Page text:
Rockybilly - 1 year ago 130
Python Question

# Numpy matrix exponentiation gives negative value

I wanted to use

`NumPy`
in a Fibonacci question because of its efficiency in matrix multiplication. You know that there is a method for finding Fibonacci numbers with the matrix
`[[1, 1], [1, 0]]`
.

I wrote some very simple code but after increasing
`n`
, the matrix is starting to give negative numbers.

``````import numpy
def fib(n):
return (numpy.matrix("1 1; 1 0")**n).item(1)

print fib(90)
# Gives -1581614984
``````

What could be the reason for this?

Note:
`linalg.matrix_power`
also gives negative values.

Note2: I tried numbers from 0 to 100. It starts to give negative values after 47. Is it a large integer issue because NumPy is coded in C ? If so, how could I solve this ?

Edit: Using regular python
`list`
matrix with
`linalg.matrix_power`
also gave negative results. Also let me add that not all results are negative after 47, it occurs randomly.

Edit2: I tried using the method @AlbertoGarcia-Raboso suggested. It resolved the negative number problem, however another issues occured. It gives the answer as
`-5.168070885485832e+19`
where I need
`-51680708854858323072L`
. So I tried using
`int()`
, it converted it to
`L`
, but now it seems the answer is incorrect because of a loss in precision.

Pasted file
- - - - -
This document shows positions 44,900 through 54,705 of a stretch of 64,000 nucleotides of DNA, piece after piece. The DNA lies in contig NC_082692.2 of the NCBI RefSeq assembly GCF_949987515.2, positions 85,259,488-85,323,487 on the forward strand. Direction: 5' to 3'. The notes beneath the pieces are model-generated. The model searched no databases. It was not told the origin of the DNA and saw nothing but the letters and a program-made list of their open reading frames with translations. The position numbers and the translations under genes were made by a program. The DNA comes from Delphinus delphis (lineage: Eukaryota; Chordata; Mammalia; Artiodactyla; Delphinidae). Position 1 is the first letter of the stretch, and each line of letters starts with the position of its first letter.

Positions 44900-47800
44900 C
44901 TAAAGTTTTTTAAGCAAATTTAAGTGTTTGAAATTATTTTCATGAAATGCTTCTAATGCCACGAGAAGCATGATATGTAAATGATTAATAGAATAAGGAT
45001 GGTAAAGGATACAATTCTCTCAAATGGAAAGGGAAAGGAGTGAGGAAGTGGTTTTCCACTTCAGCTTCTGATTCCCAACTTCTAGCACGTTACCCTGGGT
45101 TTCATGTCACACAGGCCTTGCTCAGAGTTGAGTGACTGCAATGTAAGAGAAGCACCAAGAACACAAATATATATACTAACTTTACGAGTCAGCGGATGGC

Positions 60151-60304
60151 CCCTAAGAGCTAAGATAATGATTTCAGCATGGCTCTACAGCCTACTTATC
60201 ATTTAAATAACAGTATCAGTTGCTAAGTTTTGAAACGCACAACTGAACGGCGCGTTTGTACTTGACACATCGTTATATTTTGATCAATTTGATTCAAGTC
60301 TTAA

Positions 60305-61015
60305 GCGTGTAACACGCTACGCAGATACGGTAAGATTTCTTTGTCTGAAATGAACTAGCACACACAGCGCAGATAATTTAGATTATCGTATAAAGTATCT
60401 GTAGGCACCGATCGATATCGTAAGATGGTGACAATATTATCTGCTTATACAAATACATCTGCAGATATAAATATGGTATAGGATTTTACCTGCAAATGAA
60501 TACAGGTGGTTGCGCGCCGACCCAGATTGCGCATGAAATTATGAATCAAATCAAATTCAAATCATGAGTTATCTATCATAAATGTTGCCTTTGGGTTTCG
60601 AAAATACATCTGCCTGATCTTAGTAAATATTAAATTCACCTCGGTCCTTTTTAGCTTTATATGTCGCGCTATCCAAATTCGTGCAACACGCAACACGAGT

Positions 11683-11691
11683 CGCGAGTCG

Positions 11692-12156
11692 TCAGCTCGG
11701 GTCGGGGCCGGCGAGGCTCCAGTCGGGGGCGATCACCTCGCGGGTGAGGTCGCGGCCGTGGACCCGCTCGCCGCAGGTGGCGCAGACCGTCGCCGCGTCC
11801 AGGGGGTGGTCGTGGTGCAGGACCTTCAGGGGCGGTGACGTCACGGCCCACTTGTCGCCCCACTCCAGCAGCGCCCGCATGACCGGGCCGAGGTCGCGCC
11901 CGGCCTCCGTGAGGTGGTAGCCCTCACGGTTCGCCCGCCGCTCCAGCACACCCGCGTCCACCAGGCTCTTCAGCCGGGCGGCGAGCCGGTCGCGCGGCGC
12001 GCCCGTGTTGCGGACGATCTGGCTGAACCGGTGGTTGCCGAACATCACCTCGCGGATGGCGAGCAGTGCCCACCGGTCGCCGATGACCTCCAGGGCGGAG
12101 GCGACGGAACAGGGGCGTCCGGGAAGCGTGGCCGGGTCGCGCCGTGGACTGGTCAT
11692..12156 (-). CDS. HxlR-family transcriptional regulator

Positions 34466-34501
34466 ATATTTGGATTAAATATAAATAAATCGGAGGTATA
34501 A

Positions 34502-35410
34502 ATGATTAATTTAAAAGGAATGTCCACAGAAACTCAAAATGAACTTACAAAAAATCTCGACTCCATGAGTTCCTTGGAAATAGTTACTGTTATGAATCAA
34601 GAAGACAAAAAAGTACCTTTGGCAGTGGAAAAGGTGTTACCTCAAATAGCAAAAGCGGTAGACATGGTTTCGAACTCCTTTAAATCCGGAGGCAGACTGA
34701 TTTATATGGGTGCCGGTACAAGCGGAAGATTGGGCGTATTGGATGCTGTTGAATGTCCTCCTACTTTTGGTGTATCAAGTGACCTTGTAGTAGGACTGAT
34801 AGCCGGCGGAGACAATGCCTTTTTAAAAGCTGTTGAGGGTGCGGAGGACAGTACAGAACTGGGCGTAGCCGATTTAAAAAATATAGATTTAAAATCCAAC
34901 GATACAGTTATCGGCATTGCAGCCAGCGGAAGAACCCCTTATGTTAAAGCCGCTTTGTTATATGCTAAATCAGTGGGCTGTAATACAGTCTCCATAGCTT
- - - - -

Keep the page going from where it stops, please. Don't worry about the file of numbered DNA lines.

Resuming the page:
The reason you see negative values appearing is because NumPy has defaulted to using the `np.int32` dtype for your matrix.

The maximum positive integer this dtype can represent is 231-1 which is 2147483647. Unfortunately, this is less the 47th Fibonacci number, 2971215073. The resulting overflow is causing the negative number to appear:

``````>>> np.int32(2971215073)
-1323752223
``````

Using a bigger integer type (like `np.int64`) would fix this, but only temporarily: you'd still run into problems if you kept on asking for larger and larger Fibonacci numbers.

The only sure fix is to use an unlimited-size integer type, such as Python's `int` type. To do this, modify your matrix to be of `np.object` type:

``````def fib_2(n):
return (np.matrix("1 1; 1 0", dtype=np.object)**n).item(1)
``````

The `np.object` type allows a matrix or array to hold any mix of native Python types. Essentially, instead of holding machine types, the matrix is now behaving like a Python list and simply consists of pointers to integer objects in memory. Python integers will be used in the calculation of the Fibonacci numbers now and overflow is not an issue.

This flexibility comes at the cost of decreased performance: NumPy's speed originates from direct storage of machine integer/float types.

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